Remembering How to Think Small

It’s difficult to practice thinking and seeing small when you first arrive in France. Your cell phone isn’t working, you’ve just tasted one of the best cheeses you’ve ever sampled in your life, you’re trying to speak French every chance you get—and at the same time translating for your husband—you’re gazing at a three-hundred-year-old door, its wood warped and pitted with time, and to the right, off in the distance, you notice an exquisite chateau; the breeze carries a scent from a nearby field, but you can’t quite identify it, you stumble on an uneven cobblestone, your credit card is denied, you discover a fabulous restaurant, where a meal (appetizer, main dish, cheese, plus desert) costs only 15 Euros, you explore a town a river wraps around like a necklace, your jet lag keeps you up for hours each night. . . .

After over a week of living like this, I began to crave small. Not that I didn’t appreciate all that surrounded me. But I needed a break. I needed to slow down, relax, and keep my thoughts from flying in all four directions at once. Yet, even though I’ve been practicing small for several years now, I had trouble. I couldn’t quite shift my vision or my mind. Too much was happening. Too many sights were offering themselves to me. The best I could do was reflect on the power of small, on the ways it has—and will continue to—affect my life.

My first realization involved the difference between life with small and my life so far here in France. For the past week, it has felt as if I am being pelted with all that surrounds me. It’s mostly good, even lovely, but being drowned in lovely doesn’t allow me to sink in and fully appreciate. In fact, it feels uncomfortable. Imagine a spring when apple blossoms rain down on you for days. While at first, the experience might thrill you–all those lovely white-tinged-with-pink petals floating down and brushing your skin—it won’t be long until what initially felt like caresses become pinpricks–as the fallen blossoms accumulate around you, forming an enclosure that interferes with free movement.

Seeing small invites quite the opposite experience. What initially appears beautiful, becomes increasingly so, as it reveals itself to you more and more completely, the shades of pink ranging from blush, to rose, to fuschia; the tiny veins in the velvet of the petals emerging before your eyes; the petal shapes varying from oval to nearly round. Seeing small in this way, renders the world even more beautiful than you ever thought possible.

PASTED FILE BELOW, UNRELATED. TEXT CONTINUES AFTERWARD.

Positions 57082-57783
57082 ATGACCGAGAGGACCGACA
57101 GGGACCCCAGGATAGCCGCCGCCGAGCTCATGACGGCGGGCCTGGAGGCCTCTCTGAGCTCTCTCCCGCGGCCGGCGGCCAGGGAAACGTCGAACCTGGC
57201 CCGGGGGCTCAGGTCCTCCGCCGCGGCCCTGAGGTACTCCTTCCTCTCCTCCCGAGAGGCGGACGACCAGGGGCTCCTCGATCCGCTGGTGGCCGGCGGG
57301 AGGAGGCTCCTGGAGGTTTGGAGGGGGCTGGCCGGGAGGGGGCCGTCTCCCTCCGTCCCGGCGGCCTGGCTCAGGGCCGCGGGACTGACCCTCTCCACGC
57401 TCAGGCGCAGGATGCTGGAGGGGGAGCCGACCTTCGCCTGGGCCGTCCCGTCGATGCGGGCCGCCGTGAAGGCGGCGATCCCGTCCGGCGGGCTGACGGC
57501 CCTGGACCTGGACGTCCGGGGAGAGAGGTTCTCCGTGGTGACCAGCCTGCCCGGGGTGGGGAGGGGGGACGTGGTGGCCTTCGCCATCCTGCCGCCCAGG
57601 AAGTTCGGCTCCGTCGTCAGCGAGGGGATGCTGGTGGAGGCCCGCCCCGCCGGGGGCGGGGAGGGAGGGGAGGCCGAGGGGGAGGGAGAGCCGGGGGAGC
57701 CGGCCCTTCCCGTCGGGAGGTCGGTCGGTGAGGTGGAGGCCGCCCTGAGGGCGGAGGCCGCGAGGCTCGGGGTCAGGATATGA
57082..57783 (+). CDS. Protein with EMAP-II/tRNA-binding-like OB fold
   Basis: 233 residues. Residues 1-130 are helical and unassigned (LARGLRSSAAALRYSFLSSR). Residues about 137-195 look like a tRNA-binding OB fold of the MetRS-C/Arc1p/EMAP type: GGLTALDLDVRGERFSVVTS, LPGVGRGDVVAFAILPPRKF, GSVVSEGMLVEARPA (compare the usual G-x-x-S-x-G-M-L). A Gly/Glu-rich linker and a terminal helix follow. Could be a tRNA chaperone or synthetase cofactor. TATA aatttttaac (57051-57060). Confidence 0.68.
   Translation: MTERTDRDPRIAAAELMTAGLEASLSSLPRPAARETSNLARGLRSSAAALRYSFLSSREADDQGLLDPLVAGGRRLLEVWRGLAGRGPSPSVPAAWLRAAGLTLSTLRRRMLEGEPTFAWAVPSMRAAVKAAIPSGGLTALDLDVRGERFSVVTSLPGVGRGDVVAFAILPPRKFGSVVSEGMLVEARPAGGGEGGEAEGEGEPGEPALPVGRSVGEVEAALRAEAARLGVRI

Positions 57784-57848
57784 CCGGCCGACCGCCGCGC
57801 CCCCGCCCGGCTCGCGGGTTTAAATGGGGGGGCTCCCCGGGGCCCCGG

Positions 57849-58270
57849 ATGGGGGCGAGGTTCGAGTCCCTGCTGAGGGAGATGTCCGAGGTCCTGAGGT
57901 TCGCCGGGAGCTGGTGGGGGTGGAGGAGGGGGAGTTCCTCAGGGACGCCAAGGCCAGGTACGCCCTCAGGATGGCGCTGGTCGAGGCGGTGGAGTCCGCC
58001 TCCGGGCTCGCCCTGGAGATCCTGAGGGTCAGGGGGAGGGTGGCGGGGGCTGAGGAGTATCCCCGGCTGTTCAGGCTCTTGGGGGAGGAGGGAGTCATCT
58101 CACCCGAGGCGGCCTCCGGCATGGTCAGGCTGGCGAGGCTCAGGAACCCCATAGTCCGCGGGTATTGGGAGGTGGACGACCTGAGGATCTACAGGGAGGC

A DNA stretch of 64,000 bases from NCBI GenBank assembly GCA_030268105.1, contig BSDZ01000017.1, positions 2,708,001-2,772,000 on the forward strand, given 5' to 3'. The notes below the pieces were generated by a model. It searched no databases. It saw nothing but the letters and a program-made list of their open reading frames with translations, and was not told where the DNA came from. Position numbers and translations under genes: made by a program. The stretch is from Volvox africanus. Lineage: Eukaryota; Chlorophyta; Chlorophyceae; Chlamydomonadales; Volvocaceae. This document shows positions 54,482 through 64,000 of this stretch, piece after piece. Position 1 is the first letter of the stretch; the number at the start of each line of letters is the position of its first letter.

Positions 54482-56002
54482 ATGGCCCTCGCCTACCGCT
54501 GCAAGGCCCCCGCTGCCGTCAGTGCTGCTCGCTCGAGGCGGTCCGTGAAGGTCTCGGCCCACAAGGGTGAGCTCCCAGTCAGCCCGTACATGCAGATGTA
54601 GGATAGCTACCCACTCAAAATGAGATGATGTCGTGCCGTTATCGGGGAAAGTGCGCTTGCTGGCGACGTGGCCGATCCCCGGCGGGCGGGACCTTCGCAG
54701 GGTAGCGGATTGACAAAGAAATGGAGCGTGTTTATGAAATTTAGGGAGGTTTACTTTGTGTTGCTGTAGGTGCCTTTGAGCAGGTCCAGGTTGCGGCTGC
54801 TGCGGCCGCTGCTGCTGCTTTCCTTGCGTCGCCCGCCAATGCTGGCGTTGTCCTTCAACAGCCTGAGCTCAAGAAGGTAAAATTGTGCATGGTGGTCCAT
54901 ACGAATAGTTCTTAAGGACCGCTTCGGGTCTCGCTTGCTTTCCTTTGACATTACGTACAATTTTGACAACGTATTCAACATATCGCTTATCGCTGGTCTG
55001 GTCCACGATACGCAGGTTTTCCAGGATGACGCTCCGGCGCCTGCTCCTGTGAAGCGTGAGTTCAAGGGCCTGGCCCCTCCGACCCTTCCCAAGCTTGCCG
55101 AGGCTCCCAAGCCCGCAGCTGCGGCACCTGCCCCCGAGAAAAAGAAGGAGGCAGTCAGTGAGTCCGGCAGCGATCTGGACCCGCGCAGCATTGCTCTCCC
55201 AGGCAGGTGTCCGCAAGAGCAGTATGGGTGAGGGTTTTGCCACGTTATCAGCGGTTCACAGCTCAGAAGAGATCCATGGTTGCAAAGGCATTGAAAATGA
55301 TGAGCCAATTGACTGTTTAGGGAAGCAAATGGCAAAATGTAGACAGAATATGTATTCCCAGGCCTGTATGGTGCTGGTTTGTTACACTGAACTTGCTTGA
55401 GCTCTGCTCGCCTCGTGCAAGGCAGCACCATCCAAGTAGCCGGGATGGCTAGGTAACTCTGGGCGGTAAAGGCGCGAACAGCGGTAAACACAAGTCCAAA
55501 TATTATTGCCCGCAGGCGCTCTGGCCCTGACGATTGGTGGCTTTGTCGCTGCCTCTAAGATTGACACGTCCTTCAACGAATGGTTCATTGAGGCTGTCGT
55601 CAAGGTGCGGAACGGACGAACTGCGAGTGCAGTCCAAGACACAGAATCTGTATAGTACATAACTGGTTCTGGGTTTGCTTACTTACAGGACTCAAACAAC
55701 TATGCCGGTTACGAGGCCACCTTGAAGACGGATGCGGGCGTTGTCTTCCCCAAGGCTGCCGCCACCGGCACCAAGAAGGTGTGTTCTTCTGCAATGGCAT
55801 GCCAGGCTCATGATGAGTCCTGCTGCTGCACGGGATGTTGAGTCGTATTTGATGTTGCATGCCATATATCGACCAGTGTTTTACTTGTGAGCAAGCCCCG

As you move more deeply into the experience, you find yourself, first feeling grateful to the apple blossom, for revealing itself so fully to you, and then you notice yourself opening up toward that very blossom and its beauty and complexity. Initially, you open up to receive all that you perceive, to let it enter you and settle somewhere within, where it will continue to nourish your spirit for some time. And by opening up, you reveal your own sensitivity and vulnerability. You embrace that blossom.

In this way, seeing small creates a relationship with the object or the moment, or the detail you shower with your attention. It shows you not only how to discover so much more beauty in the world, but also it leads you to sense yourself as part of that beauty—and simultaneously, that beauty as part of you.

By reflecting on and remembering all of this, I already feel calmer and more anchored in my life. And much more prepared once again to take time several times a day to remember to see small.

Rust in Puy l’Eveque

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